The nuclear lamina is essential for the proper structure and organization of the nucleus. Deregulation of A-type lamins can compromise genomic stability, alter chromatin organization and cause premature vascular aging. Here, we show that accumulation of the lamin A precursor, prelamin A, inhibits 53BP1 recruitment to sites of DNA damage and increases basal levels of DNA damage in aged vascular smooth muscle cells. We identify that this genome instability arises through defective nuclear import of 53BP1 as a consequence of abnormal topological arrangement of nucleoporin NUP153. We show for the first time that this nucleoporin is important for the nuclear localization of Ran and that the deregulated Ran gradient is likely to be compromising the nuclear import of 53BP1. Importantly, many of the defects associated with prelamin A expression were significantly reduced upon treatment with Remodelin, a small molecule recently reported to reverse deficiencies associated with abnormal nuclear lamina.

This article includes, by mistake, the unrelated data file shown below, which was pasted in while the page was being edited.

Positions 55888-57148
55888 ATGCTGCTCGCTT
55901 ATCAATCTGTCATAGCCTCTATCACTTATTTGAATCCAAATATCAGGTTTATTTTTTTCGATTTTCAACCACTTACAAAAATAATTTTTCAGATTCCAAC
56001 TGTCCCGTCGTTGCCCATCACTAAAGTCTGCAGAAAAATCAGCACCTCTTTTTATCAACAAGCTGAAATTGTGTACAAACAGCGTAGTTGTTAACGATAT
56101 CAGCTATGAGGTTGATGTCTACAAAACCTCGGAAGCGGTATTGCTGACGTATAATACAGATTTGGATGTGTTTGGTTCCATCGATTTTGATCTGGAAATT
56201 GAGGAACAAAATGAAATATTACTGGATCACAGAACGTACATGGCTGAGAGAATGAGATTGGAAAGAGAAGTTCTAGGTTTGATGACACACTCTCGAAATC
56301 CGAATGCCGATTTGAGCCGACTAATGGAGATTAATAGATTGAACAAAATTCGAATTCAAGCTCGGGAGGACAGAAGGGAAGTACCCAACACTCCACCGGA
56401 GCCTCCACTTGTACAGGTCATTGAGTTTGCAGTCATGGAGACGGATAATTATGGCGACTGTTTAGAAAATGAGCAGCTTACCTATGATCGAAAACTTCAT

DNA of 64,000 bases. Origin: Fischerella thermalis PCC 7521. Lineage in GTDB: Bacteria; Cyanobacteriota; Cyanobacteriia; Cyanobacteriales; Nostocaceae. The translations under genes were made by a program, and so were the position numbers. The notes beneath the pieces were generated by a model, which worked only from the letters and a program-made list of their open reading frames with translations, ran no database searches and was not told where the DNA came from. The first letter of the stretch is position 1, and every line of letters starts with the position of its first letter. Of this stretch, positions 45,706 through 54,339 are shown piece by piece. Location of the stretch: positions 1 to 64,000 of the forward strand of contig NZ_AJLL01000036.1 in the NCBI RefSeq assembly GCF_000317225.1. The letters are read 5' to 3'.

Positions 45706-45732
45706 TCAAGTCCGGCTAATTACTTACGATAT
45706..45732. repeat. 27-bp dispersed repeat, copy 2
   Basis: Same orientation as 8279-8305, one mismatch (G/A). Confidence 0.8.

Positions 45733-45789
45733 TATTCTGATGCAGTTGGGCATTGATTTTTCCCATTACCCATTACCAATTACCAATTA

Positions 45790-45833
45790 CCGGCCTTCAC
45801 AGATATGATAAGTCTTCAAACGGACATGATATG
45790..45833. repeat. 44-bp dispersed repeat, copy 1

- cytoplasmic–nuclear trafficking
- prelamin A
- Ran gradient
- vascular disease